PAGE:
Today’s markets move fast. To keep you up to speed each week, Andrzej Skiba, CFA, Head of US Fixed Income and members of his investment team will deliver forward-looking market commentary and insights into what’s driving fixed income markets over the coming week.
RBC GAM’s US fixed income capabilities span the spectrum of the spectrum of the US Credit market, ranging from short-dated money markets, Treasuries, corporate credit investment grade and high yield, securitized credit, impact investing as well as opportunities overseas. Topics of conversation will vary based on what is most relevant each week, and will include both top-down and bottom-up perspectives.
Here are highlights from this week’s video:
- Global regulators act to contain the damage to troubled financials
- There’s fallout from Swiss regulators’ decision to wipe out certain Credit Suisse debt
- All eyes on the Fed, who face a momentous decision – we expect a 25bps rate increase
Hi my name is Tim Leary & I’m a senior portfolio manager on RBC BlueBay’s Leveraged Finance Team in Connecticut – though today I’m in Dallas, Texas visiting clients & prospects.
Needless to say, it’s been an eventful few weeks for markets.
Over the weekend, UBS agreed to buy Credit Suisse (CS) in a Swiss government-brokered deal representing a share-for-share exchange that valued the bank at 3bn CHF.
This action was aimed at containing a crisis of confidence that had started to spread across global financial markets in the aftermath of Silicon Valley Bank’s failure.
In order to expedite the deal, the Swiss regulator has announced that it will provide liquidity support and guarantees to UBS by deploying a number of emergency measures.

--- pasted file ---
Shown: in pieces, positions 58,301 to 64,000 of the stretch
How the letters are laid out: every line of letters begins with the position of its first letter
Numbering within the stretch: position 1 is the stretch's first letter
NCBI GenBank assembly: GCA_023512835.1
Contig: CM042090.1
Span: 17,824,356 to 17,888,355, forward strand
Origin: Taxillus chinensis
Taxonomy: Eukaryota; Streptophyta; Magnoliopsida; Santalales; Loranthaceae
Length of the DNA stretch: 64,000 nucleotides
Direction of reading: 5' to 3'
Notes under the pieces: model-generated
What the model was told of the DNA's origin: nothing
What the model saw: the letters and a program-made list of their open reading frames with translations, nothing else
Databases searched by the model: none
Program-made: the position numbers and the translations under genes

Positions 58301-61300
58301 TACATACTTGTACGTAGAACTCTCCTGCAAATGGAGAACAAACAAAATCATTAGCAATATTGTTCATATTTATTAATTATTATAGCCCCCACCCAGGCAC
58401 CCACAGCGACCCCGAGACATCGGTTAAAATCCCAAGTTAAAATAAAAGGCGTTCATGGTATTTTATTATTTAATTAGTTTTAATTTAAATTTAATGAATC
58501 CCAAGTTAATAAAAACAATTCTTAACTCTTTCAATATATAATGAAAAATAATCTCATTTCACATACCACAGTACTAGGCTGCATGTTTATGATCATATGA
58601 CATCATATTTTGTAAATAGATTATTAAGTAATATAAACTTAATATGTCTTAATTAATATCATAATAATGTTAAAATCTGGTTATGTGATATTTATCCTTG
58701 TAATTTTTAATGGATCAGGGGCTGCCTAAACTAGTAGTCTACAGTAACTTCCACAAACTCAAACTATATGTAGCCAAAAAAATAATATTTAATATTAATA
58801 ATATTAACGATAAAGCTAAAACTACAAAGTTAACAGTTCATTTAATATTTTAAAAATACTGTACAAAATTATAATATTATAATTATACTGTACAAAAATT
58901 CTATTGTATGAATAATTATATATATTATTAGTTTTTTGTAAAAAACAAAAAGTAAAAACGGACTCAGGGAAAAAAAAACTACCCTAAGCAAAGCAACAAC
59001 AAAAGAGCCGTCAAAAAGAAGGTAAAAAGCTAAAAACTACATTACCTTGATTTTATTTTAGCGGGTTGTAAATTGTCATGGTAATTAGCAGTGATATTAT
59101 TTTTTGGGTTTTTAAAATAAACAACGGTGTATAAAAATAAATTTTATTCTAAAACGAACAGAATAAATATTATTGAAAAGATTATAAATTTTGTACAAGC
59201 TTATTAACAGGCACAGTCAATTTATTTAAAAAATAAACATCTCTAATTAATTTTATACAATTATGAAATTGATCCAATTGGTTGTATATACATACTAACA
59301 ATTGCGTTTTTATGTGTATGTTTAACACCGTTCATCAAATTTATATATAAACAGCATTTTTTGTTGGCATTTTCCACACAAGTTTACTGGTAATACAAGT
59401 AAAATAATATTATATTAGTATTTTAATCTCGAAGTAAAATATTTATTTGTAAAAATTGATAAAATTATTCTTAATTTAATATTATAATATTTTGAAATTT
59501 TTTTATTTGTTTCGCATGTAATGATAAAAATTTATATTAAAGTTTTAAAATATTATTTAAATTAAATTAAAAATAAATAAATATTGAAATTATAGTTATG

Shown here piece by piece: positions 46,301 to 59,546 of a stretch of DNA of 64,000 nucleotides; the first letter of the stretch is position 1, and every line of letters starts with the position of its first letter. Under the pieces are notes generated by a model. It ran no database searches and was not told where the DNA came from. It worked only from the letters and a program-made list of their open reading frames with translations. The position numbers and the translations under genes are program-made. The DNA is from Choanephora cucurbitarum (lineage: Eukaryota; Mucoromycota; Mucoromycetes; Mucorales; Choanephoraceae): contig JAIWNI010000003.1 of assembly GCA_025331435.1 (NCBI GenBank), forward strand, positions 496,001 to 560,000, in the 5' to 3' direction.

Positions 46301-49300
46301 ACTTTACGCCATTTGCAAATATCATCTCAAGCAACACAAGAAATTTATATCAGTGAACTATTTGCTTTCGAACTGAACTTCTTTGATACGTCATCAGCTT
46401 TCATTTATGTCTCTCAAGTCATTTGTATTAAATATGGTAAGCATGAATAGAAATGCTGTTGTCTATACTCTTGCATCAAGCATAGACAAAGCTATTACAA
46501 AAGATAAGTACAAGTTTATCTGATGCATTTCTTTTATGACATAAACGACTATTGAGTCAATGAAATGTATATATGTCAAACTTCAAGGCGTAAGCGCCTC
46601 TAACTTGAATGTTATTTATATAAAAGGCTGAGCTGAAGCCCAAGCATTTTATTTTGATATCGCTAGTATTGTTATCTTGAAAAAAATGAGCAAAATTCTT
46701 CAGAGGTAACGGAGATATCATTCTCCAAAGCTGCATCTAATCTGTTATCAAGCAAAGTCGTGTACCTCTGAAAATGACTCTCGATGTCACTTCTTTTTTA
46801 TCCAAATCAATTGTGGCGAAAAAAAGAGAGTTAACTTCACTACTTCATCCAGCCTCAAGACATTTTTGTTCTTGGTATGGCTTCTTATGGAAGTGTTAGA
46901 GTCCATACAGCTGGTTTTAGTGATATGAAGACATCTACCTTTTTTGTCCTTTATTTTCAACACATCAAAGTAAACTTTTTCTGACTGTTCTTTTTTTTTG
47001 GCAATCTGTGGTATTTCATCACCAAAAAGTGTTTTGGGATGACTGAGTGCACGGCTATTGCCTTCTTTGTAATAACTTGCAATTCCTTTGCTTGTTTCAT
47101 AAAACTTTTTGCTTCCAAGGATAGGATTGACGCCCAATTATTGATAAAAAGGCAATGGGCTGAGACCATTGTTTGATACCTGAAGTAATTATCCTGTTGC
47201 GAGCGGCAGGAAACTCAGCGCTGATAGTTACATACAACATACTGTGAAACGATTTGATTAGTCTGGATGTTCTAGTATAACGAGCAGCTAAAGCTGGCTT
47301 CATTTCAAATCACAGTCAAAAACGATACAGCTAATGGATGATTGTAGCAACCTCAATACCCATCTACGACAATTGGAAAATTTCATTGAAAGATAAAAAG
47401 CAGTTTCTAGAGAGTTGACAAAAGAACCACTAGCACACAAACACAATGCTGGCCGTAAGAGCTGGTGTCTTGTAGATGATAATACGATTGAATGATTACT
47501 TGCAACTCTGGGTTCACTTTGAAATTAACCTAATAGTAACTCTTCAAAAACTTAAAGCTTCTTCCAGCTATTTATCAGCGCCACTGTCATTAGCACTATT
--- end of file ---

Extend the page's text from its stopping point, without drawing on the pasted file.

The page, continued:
Additionally, the regulator has written down the value of CS Additional Tier (AT1) securities to zero as part of the package, while the senior debt become UBS senior debt.
This sent shockwaves through the roughly $250bln AT1 market on Monday. CS AT1s were written off despite 3bln of equity value beneath it surviving.
In response to the actions of the Swiss regulator, European and UK regulators have released statements reaffirming that shareholders of failed banks should bear losses ahead of holders of AT1 bonds.
This led the AT1 market to bounce and that space is now well off Monday’s lows.
As a result of this news flow, two year treasuries have traded in a 1.4% range over the last two weeks. They were just over 5% yield the day before SVB went into receivership & tightened 3.7% when markets reopened this Monday.
High Yield bond prices really didn’t move too much frankly – most of the spread widening or tightening – depending on the day, was the result of rate moves.
We’ll get the FOMC rate decision on Wednesday. It will probably will do 25bps – if they don’t the market will immediately assume that the peak in rates has hit & financial conditions will ease.